From Tea to the Tate Gallery

Each month over sixty of us retired fellows meet up to learn something we might not otherwise hear about and to share our humour and knowledge in a relaxed environment

Since September we have learned of the history of the Watts Gallery in Compton, just south of Guildford, the tea trade (did you know most of our tea comes from Kenya?), Samuel Cody, and Big Ben. In just three talks we’ve included Surrey art, Africa, the Indian sub-continent, America, cowboys, planes, tea and the best known clock in the world! All from a chair in Ember Sports Club!

Tea originated in China over 5,000 years ago. At one time it was exchanged for opium fostered by British companies! Two Scots, C. A. Bruce and C. Gordon, developed the tea industry in India. Even Yorkshire tea comes from Kenya!

Samuel Cody was a Texas cattle driver who learned to fly kites at the rodeos. He was in Buffalo Bill’s circus, but developed kite and balloon-borne machines and eventually was retained by the MOD in England to develop flying machines for them. Over 100,000 people observed his military funeral.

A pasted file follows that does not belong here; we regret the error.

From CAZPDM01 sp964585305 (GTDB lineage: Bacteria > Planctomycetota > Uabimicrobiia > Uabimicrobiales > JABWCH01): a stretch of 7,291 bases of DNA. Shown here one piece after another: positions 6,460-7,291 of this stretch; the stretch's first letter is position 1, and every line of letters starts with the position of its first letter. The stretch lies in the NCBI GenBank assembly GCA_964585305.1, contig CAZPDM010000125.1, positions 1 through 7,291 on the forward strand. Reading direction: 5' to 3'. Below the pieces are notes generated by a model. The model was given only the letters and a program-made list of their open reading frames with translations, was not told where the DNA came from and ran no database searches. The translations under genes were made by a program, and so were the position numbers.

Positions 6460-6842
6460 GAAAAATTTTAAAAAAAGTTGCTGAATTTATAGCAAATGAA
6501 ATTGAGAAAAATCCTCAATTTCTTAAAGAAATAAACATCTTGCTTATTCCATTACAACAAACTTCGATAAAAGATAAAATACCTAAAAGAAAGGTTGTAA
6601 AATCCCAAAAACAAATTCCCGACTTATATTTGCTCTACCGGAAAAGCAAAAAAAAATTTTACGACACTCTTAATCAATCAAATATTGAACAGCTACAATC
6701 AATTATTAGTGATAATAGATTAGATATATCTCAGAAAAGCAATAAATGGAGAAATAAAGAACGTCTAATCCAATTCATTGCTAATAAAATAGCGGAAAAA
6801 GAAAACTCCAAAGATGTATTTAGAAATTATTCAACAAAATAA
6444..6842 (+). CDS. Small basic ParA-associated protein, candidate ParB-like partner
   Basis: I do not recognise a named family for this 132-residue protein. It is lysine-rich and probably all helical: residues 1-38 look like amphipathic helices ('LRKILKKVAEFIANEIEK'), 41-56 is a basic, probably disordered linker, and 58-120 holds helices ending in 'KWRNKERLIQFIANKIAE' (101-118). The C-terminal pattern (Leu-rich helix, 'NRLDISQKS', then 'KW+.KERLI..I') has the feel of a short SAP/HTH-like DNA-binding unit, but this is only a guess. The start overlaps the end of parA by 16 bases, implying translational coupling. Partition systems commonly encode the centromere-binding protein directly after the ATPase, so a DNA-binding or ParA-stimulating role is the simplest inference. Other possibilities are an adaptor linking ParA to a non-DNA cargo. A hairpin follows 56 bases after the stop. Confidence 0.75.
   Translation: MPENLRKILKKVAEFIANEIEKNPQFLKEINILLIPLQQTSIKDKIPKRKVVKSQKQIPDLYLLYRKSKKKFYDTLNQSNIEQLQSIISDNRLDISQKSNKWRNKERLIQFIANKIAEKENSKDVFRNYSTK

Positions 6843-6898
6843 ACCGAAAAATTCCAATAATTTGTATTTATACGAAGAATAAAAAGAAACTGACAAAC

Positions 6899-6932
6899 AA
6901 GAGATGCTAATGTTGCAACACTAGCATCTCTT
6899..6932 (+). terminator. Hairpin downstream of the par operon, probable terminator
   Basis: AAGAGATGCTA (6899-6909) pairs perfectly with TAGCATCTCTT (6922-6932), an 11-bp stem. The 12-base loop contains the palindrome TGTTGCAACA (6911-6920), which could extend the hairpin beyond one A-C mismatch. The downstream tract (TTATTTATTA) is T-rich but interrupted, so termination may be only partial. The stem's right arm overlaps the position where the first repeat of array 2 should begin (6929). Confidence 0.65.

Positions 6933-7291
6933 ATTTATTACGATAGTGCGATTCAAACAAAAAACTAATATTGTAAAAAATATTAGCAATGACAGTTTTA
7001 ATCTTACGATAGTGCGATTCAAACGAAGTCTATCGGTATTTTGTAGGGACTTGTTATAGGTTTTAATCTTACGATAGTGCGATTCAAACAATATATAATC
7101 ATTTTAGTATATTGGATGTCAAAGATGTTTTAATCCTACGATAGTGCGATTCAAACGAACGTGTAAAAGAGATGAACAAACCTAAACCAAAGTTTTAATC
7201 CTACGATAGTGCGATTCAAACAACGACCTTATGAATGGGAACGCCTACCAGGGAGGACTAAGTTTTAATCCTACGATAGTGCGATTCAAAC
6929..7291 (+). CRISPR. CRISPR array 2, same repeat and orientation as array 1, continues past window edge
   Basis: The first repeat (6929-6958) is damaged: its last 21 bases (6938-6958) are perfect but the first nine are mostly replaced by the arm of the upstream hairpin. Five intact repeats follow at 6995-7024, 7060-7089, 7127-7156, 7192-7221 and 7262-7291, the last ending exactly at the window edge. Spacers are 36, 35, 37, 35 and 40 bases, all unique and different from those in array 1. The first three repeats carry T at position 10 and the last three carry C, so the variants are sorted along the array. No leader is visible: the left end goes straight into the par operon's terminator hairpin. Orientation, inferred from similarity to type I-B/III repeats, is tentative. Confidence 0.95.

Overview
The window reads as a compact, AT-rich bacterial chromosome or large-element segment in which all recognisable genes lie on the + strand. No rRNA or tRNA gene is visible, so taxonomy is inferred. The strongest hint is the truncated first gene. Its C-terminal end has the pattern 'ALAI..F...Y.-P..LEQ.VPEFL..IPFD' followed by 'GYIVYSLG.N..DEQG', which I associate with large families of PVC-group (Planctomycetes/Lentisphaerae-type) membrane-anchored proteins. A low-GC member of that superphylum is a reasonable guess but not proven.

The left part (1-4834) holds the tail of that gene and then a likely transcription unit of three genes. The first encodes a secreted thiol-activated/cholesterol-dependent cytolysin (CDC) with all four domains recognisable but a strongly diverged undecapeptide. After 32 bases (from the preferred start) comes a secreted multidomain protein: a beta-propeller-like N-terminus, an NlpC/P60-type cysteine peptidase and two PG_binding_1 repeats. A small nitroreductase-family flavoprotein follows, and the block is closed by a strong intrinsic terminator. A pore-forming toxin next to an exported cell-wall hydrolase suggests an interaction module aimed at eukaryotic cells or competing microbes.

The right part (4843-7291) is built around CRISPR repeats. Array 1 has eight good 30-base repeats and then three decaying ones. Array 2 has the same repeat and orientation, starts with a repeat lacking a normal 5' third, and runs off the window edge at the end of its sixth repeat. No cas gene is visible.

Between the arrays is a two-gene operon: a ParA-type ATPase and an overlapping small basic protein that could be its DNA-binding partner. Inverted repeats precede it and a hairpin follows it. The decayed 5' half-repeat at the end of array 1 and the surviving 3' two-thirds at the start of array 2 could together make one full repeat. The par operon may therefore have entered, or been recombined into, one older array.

When it’s operating, Big Ben is accurate to the nearest second. Edward Dent designed the present clock and, contrary to the impression given in ‘The 39 Steps’, the minute hand can easily be moved.

At the end of that talk we celebrated our 500th meeting.

It is no sad surprise that in a club where men in their later years meet, we have lost a few nonagenarians. Harold served in Aden in his teens – brave for a young Jewish boy wandering the Arab streets. We shall miss his humour and his unique, slightly risqué, entertainment.

John had worked in music hall as a sound man, and later on bought his own plane, which he managed to ditch in the channel!

Brian was in the MOD and could not even tell his boss what his secret assignments were.

There is never a lack of interesting people
in our club.

George Frederic Watts was a founder member of the Tate Gallery and donated over 40 portraits to the National Portrait Gallery. He was the most famous artist of his time in England, his most famous painting being ‘Hope’. He founded the music department at Roedean.

Watts first married Ellen Terry when she was 16 and he was 46. Then, in 1887, aged 69, he married Mary, aged 31 – who was his ‘true wife’. Their adopted daughter, Lilian returned to Compton and died in 1991. The Watts Gallery opened in Compton in 1904 and was restored in 2011.

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